Tuesday, July 26, 2011

I'm in good company

JP Morgan's CEO agrees with me:

"No one … could possibly say that there is no chance of a catastrophic outcome" JPMorgan Chase CEO Jamie Dimon told analysts last week.

The more likely scenario that investors are preparing for is that a temporary deal is struck to lift the debt ceiling. But such a makeshift plan is unlikely to allow the U.S. to maintain its AAA grade with bond rating companies. Citigroup analysts say the odds are 50-50 that the U.S. will be demoted to an AA rating for the first time ever.

Such a downgrade could lead to a temporary market panic

1 comment:

Don Geddis said...

Again, I agree that defaulting on the debt would be a huge deal.

But this bond agency downgrade is a red herring. Bond agencies provide services to investors, to help them evaluate companies that the investors don't know much about.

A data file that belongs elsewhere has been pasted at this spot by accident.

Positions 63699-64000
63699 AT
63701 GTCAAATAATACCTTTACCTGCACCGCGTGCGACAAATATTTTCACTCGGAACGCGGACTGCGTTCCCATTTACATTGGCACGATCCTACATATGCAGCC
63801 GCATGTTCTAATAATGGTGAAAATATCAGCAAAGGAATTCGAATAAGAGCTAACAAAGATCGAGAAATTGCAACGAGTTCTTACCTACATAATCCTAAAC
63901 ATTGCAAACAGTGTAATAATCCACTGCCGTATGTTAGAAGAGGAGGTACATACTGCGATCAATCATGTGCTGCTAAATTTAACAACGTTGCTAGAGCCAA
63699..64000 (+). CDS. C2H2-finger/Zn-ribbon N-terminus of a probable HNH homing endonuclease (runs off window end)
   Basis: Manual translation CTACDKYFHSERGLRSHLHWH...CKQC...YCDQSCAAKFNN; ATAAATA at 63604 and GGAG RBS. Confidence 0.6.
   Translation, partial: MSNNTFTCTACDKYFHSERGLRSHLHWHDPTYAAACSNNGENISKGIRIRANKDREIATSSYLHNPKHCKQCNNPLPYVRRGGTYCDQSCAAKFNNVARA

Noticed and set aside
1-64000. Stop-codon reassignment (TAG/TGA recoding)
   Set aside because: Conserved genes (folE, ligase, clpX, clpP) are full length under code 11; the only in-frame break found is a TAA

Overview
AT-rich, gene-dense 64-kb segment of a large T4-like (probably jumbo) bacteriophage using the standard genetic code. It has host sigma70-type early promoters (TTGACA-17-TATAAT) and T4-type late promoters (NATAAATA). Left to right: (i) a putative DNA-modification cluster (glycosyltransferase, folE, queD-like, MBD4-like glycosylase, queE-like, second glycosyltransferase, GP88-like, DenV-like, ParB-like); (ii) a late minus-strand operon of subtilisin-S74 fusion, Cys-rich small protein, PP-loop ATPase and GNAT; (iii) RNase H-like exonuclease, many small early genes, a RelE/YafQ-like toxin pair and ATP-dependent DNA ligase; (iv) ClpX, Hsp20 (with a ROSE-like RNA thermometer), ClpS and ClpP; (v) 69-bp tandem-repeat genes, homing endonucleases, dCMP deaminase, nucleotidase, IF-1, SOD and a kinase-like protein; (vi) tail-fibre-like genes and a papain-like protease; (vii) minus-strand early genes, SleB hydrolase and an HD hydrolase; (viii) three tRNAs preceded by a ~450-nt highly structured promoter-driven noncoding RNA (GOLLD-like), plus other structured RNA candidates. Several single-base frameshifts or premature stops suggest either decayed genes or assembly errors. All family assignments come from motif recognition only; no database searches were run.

But the kind of power they wield over mere companies, they simply don't have over the United States. The question is, will China (or hedge funds) buy T-bills, or not, and at what price? What the bond agencies decide really doesn't affect that outcome. It does NOT automatically change anything about the Fed/Treasury's open-market transactions.

The real purchasers of T-bills know that this is all political theater, and the US has access to more than enough wealth to repay its debt. This is nothing like Greece, or like some company which actually may have no way to raise revenue, and which thus has a risk of real bankruptcy no matter what it does.

The government may (stupidly) choose to "default", and not repay some debt (which I don't think is likely at all), but that's far different from real bankruptcy, where there simply aren't sufficient funds, no matter what you do.

The potential bond rating downgrade is not a real threat.